Paper Money

Eleanor Roosevelt should be on the new $10 bill, new poll says

Eleanor Roosevelt, pictured here with dog Fala in 1951, is certainly a contender to be the woman placed on the new $10 bill in 2020.

After a spring that saw Harriet Tubman become the popular choice to have her portrait placed on circulating U.S. paper money, Eleanor Roosevelt has become a contender during the summer. 

Roosevelt topped Tubman in a McClatchey-Marist poll on the subject, with the wife of President Franklin D. Roosevelt garnering 27 percent of 1,249 votes cast. Tubman, the famed abolitionist and pioneer of the Underground Railroad, was supported by 17 percent of respondents, while Sacagawea was third with 13 percent. 

Amelia Earhart (11 percent), Susan B. Anthony (11 percent), and Sandra Day O'Connor (4 percent) were the other three choices posed to voters. 

The results of the poll, which have no official bearing on which woman will appear on the $10 bill, were released on Aug. 5. 

"About one in three women, 33%, selects Mrs. Roosevelt," a release summarizing the results reads. "Harriet Tubman comes in a distant second among this group with 18%.  By more than two-to-one, Harriet Tubman, 47%, is the leading choice of African Americans."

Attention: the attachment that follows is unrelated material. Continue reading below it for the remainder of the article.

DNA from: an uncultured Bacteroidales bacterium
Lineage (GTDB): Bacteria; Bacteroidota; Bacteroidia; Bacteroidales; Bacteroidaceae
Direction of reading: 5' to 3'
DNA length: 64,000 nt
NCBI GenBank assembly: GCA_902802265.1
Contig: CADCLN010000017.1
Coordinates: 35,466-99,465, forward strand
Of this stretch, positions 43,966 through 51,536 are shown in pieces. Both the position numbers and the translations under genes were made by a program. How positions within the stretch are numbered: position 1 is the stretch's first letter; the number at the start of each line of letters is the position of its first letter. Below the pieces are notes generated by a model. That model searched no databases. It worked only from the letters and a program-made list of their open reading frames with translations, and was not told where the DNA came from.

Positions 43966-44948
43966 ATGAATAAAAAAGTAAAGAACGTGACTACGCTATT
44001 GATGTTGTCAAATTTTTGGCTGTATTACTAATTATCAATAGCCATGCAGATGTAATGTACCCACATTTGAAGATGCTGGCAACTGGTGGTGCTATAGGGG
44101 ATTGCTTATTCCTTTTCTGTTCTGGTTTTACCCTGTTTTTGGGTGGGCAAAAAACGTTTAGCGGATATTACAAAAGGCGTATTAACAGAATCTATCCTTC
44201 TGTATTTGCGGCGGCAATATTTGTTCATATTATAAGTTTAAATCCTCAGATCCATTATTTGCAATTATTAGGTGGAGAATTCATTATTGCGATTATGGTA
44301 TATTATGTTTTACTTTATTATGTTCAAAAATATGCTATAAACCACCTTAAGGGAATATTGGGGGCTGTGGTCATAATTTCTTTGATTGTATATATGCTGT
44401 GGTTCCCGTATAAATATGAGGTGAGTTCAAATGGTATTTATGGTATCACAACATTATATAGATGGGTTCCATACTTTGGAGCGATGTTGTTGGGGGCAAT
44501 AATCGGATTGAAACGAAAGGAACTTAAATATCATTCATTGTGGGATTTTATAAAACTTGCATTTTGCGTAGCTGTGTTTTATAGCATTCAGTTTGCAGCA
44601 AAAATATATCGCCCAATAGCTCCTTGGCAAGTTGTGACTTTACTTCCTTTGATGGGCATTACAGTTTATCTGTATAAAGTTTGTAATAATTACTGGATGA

Read more about putting a woman on the $10 bill:

U.S. Treasury Secretary Jacob Lew announced on June 17 that his department is planning to place a woman's portrait on the $10 bill beginning in 2020. 
That announcement came after the Women On 20s movement received national attention during the spring with its online poll to determine which U.S. woman should replace Andrew Jackson on the $20. 
Tubman was the winner of that poll, with Roosevelt finishing second.

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